Arts at the Multnomah Arts Center has a history of dedicated individuals. Learn more about the history of MAC here...
Arts in Portland Parks has a long history. In the late 1940s this tradition was initiated by Claude McGraw with drawing and painting classes. Mary Alice Gardner and others started a clay program. In the mid ’50s, Alice Drew got a weaving program started in the Parks Bureau. So how did these disciplines all end up at the Multnomah Art Center?
In 1973, some changes began to take shape in Multnomah. Under the new directorship of Will Hathaway, the Multnomah Community Center was renamed the Multnomah Community Design Center. The focus changed from sports-related activities to arts and crafts, which were more suited to the space and layout of the building. A new approach to programmed instruction was introduced: self-sustaining instructors (classes pay for themselves). Self-sustaining classes allowed a wider variety of classes and instruction, rather than depending on staff skills alone. By winter term of 1974, along with those classes which were staff-instructed, the center was offering twenty-one different classes taught with the help of self-sustaining instructors.
In 1973 the first adult ceramics classes migrated to the reorganized center from the Children’s Museum and were relocated in the building’s basement. In 1975 boxing, having insufficient participation, was dropped from the Center’s offerings. This allowed more space for pottery, and a potter-in-residence position was established. Also in 1973, part of the Park Bureau weaving program moved to the Center from The Little Loom House near the St. John’s Community Center. Dance and music programs were begun on a small scale.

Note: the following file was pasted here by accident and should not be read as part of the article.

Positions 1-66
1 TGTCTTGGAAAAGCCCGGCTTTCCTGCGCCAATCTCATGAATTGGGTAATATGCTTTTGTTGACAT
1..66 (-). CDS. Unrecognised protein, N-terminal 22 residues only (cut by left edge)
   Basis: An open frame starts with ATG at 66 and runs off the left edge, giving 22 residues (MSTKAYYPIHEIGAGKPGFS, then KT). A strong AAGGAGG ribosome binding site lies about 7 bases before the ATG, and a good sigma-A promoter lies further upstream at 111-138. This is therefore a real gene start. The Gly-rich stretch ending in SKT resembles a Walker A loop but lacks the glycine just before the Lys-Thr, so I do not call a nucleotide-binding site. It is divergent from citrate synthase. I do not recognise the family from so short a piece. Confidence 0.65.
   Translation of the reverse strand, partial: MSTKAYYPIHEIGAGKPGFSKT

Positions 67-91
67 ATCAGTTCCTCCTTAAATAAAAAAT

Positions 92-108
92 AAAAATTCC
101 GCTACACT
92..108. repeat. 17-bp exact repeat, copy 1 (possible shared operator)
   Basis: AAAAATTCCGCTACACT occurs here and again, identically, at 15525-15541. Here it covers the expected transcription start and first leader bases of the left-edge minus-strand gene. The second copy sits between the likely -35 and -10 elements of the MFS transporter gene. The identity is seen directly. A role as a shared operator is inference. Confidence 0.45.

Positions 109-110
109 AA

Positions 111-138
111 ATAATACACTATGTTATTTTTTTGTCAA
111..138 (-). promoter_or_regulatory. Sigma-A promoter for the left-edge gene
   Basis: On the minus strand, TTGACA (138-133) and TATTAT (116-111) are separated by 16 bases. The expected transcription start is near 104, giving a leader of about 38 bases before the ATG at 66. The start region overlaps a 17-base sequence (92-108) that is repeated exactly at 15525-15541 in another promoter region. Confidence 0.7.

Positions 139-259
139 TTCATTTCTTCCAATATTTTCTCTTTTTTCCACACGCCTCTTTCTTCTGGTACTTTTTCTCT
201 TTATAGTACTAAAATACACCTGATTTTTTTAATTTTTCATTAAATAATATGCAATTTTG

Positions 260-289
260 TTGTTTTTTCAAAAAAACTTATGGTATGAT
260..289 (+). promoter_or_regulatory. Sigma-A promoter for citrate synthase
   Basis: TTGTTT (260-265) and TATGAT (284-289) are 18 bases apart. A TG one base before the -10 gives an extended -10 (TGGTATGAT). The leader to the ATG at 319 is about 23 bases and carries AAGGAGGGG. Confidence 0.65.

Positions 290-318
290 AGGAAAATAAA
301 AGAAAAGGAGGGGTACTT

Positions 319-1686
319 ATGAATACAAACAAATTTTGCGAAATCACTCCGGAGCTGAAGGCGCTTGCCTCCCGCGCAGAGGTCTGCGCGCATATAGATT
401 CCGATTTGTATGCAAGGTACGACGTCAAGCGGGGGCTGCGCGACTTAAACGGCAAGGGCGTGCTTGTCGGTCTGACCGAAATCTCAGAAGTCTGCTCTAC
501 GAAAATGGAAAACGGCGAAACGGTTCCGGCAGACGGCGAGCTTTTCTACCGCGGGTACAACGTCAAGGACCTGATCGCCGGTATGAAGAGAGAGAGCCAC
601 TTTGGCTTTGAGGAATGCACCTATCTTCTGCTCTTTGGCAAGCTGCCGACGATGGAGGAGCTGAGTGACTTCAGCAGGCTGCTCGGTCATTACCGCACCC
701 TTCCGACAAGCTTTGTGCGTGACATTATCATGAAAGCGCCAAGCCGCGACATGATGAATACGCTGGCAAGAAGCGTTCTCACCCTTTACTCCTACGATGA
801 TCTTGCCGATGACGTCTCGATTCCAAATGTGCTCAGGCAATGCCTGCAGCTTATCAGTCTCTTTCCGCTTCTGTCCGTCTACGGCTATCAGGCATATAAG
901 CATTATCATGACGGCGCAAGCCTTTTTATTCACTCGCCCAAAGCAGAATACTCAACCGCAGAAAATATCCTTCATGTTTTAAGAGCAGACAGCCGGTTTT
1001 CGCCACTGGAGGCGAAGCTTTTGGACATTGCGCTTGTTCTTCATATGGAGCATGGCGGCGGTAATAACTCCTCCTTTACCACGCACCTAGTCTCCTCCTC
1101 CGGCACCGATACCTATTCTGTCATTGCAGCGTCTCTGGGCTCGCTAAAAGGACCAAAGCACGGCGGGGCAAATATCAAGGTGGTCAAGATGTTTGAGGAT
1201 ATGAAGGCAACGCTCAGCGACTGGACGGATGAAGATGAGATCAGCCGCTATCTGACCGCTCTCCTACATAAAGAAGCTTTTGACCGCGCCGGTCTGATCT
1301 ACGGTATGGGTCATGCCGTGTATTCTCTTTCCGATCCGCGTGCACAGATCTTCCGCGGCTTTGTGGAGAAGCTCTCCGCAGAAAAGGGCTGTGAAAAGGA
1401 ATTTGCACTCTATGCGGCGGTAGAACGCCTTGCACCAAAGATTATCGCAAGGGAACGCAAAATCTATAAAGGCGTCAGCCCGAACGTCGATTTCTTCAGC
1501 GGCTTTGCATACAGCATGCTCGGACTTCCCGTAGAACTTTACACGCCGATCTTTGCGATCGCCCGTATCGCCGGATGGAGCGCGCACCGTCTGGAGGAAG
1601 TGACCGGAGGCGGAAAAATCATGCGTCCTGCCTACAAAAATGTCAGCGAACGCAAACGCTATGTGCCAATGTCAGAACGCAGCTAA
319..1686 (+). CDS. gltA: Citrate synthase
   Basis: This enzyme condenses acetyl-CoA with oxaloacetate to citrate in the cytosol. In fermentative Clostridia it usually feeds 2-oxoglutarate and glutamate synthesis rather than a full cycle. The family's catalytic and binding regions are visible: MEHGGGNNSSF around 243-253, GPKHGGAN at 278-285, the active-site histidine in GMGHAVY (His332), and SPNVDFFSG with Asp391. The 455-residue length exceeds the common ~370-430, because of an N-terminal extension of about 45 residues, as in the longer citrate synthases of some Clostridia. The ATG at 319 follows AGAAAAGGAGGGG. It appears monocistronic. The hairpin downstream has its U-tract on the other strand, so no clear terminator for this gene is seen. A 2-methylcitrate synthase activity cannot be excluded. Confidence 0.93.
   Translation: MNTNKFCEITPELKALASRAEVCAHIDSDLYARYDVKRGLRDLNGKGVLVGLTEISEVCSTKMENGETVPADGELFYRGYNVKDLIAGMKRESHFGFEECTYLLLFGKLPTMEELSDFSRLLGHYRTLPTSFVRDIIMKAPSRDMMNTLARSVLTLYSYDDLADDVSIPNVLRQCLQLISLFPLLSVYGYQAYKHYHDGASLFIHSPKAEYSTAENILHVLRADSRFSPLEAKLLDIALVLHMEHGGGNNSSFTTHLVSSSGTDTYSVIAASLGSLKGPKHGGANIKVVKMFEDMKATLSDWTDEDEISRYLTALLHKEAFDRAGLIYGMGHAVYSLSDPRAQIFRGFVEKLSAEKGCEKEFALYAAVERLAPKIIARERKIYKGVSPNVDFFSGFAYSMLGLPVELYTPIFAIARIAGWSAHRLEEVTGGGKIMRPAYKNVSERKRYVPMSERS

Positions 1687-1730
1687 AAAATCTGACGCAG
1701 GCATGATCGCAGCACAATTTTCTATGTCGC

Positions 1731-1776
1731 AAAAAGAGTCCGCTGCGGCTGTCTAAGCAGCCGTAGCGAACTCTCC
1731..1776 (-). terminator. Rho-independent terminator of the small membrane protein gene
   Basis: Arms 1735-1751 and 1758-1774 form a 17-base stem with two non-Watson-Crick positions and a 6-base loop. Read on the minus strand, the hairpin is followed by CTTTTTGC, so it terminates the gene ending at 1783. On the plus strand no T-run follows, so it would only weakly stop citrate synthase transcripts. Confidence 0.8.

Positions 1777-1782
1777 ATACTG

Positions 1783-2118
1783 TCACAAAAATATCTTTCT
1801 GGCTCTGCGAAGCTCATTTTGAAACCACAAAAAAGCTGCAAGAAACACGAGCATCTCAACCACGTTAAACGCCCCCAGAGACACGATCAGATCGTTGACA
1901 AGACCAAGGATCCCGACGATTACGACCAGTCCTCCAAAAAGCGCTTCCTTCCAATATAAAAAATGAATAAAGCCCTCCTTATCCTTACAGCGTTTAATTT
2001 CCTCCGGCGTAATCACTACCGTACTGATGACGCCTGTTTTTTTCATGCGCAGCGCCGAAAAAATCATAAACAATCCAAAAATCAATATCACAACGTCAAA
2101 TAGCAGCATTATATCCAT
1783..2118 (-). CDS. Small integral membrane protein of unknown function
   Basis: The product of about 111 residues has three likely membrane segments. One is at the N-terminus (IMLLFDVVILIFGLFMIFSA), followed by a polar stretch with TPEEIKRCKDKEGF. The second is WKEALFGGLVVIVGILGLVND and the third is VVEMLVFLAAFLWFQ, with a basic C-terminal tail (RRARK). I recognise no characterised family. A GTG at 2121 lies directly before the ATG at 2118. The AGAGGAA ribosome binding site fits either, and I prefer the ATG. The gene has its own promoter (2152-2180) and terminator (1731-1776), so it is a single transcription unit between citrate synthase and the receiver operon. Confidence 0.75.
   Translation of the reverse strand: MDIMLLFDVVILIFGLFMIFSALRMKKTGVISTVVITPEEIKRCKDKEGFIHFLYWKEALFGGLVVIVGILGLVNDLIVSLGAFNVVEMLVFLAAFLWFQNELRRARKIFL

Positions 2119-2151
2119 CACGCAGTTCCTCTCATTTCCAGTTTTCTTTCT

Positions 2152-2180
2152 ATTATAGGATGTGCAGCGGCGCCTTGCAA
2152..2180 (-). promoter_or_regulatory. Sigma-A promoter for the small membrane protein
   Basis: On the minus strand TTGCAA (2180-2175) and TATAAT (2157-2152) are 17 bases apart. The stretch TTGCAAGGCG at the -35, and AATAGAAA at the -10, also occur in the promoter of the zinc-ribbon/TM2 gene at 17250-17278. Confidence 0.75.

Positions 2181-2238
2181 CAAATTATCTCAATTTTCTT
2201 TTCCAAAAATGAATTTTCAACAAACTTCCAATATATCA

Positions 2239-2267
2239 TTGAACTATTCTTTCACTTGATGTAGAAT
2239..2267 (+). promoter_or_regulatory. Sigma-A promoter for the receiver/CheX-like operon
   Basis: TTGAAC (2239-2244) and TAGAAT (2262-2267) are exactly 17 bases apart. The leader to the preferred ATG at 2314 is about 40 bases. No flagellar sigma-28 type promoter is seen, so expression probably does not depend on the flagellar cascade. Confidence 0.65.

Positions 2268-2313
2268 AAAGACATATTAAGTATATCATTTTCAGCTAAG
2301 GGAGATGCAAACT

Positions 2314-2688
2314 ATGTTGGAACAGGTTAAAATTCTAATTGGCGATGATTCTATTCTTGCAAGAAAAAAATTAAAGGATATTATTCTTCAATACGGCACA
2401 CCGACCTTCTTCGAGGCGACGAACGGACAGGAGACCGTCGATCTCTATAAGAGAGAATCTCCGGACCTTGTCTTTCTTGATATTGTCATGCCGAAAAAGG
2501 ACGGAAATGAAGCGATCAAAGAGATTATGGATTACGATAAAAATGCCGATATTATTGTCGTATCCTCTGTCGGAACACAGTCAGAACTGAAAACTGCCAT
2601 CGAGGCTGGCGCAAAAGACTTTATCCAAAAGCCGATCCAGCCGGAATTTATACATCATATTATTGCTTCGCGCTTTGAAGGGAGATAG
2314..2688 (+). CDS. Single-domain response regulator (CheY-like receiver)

In 1977 Leo Franz joined the staff of the Center. The following year the name was changed to Multnomah Art Center (MAC). By 1979, MAC had a faculty of 30 self-sustaining instructors offering 70 different courses. The Center was expanding fast. Luckily a new building only one block away presented itself…
In January 1982, the Multnomah Art Center moved into the former Multnomah School (which became “Multnomah Center”). Because much more space was now available, the Little Loom House was phased out entirely and the entire weaving program brought to MAC. A large dance studio and a stage enabled the dance and exercise programs to grow by leaps and bounds. Pottery found a larger kiln and work space. There was room for a formal gallery, and a playground and basketball area outside made the Center more of a park.